It’s been a tale for the ages, but finally – properly this time – it’s come to a conclusion. As it turns out, Naruto, a crested macaque, isn’t able to file a copyright claim against a nature photographer, whose camera was used to take what has now become an infamous “monkey selfie”. The 9th US Circuit Court of Appeals ruled that, as Naruto is not a legal person, he can’t sue, agreeing with an earlier ruling.
Now, this may sound utterly bonkers to some of you, so here’s a quick recap.
Once upon a time, back in 2011, wildlife photographer David Slater headed off to Indonesia to document the plight of the endangered crested black macaques of the forests of Sulawesi. In the process of doing so, one particularly curious fellow sat in front of the tripod-supported camera.
Thanks to the actions of either this monkey or other monkeys playing with the cable release attached to the camera, it took a photograph of that lens-faced macaque. It’s unclear whether this was a “selfie” or not, but it was a great photograph regardless, and the image – one of several – quickly went viral.
Then things started to get weird. After Wikipedia mockingly dismissed Slater’s right to the image and suggested the monkey itself owns the rights to the shot, the controversial animal rights group People for the Ethical Treatment of Animals (PETA) got involved.
Taking the issue to court in order to further their idea that animals should have the same rights as humans, it culminated in a real court case where the monkey, supposedly a male named Naruto, was going to literally sue Slater. Dismissed initially, the monkey’s legal team appealed.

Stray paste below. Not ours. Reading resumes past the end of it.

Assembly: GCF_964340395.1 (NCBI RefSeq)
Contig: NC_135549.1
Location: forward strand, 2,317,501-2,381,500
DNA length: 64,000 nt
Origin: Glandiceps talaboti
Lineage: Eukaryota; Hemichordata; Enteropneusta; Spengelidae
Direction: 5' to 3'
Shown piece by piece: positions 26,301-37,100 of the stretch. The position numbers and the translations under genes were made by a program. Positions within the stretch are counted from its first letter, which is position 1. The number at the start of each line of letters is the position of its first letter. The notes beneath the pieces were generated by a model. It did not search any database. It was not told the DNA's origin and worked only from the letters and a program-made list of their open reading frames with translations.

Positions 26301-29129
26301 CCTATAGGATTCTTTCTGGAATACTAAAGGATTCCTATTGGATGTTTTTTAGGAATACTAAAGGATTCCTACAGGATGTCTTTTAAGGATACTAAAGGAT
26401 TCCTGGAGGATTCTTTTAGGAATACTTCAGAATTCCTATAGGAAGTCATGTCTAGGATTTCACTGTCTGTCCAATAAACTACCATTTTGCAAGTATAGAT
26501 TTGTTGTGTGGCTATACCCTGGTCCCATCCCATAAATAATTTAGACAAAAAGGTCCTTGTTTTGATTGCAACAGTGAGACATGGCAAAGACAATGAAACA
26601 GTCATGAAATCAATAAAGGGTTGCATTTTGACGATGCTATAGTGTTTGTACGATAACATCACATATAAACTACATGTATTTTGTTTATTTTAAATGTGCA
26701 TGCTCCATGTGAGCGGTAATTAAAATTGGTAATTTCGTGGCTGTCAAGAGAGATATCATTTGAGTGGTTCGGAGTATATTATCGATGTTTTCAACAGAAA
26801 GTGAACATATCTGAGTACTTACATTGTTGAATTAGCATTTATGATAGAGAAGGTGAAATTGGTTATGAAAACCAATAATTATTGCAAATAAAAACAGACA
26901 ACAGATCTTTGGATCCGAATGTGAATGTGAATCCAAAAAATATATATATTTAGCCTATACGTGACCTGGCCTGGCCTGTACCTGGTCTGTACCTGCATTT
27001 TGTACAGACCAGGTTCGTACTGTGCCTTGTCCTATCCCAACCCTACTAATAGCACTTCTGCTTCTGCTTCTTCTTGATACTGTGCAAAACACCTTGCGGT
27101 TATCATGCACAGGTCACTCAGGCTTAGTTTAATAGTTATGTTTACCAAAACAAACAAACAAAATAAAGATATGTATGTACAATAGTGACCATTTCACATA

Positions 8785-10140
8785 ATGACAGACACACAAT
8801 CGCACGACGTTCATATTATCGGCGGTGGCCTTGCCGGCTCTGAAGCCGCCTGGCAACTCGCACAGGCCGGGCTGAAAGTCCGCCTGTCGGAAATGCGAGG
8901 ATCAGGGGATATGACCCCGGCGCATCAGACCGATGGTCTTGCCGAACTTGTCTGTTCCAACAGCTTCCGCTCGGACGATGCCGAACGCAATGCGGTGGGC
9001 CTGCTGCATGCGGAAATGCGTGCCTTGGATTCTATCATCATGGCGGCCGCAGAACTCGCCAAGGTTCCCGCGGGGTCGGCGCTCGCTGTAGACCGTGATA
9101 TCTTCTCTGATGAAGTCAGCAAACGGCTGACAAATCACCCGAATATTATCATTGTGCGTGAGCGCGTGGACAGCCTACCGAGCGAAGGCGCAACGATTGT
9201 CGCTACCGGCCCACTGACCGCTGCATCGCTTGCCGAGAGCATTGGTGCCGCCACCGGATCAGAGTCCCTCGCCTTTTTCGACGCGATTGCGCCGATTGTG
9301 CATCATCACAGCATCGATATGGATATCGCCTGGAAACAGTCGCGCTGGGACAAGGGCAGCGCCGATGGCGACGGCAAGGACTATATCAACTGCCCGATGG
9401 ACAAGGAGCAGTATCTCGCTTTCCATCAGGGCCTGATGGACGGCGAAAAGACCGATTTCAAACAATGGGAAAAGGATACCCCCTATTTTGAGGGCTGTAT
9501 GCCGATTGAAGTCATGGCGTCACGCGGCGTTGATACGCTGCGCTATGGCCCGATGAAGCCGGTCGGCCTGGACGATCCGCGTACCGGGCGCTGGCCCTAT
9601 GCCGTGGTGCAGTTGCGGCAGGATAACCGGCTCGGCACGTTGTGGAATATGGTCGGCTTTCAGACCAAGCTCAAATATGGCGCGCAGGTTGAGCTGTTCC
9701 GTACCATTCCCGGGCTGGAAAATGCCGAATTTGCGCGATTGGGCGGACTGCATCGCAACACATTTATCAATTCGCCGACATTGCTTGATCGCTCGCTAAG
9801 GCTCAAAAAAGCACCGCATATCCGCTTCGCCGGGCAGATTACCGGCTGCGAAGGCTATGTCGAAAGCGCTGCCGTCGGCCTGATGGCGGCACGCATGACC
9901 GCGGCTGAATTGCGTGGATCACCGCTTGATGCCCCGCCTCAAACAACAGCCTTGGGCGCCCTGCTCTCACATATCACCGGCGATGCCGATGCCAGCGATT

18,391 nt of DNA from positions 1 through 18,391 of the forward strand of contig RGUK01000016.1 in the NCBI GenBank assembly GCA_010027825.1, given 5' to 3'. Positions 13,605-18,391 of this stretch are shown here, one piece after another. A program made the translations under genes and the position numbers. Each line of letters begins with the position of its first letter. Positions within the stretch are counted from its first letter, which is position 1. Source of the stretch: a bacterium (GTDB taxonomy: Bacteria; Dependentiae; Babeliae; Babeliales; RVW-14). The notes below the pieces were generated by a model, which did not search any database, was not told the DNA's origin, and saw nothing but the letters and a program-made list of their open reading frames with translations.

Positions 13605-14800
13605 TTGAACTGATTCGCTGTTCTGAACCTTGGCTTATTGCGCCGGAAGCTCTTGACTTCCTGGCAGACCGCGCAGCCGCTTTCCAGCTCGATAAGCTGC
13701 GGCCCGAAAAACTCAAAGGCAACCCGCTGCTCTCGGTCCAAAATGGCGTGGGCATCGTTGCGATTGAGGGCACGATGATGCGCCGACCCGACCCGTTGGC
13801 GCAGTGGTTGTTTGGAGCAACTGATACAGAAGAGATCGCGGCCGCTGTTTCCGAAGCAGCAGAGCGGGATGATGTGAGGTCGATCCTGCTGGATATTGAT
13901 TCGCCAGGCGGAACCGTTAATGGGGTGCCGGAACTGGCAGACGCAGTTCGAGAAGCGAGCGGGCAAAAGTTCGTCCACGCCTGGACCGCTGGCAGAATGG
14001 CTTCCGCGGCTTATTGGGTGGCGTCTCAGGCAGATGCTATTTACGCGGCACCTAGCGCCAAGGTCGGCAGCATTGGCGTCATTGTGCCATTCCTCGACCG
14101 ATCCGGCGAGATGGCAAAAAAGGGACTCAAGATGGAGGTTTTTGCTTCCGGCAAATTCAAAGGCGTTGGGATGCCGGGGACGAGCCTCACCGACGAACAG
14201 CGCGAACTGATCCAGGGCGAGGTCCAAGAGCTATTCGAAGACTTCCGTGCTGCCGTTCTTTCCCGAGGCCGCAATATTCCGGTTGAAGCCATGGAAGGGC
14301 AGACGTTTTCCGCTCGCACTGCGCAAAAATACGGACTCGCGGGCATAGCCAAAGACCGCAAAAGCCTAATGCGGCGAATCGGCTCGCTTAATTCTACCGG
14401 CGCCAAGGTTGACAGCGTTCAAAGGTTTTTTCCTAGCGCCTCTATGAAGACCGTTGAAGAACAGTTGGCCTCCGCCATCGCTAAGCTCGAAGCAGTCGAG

This appeal was dismissed too, as a federal district judge in San Francisco determined in 2016 that copyright protection cannot be applied to a monkey. This was, however, after Slater spent a ton of money on legal fees and not getting the royalties he deserved, while lamenting how PETA distracted everyone from the original purpose of his expedition to Indonesia.
Although free of his Sisyphean legal hell, Slater reached an understanding of sorts with PETA. Back in September 2017, the photographer agreed to donate 25 percent of all revenue made from the image toward conservation efforts for the crested macaques.
As spotted by ArsTechnica, a federal court – the 9th US Circuit Court of Appeals – has just upheld the judge’s 2016 opinion. The ruling features comment from Circuit Judge Carlos Bea, who notes that “this monkey – and all animals, since they are not humans – lacks statutory standing under the Copyright Act.”
Rather excitingly, the ruling also notes that, despite being Naruto’s “next friend” in the legal battle, PETA have “failed to live up to the title of ‘friend.” Despite their supposed animal rights ideals, PETA “seems to employ Naruto as an unwitting pawn in its ideological goals,” it noted.
It goes on to explain that PETA have essentially abandoned Naruto himself, and it’s not clear what benefit he will receive from the somewhat ambiguous settlement.
“Were he capable of recognizing this abandonment, we wonder whether Naruto might initiate an action for breach of confidential relationship against his (former) next friend, PETA, for its failure to pursue his interests before its own.”
Now there’s a plot twist for you.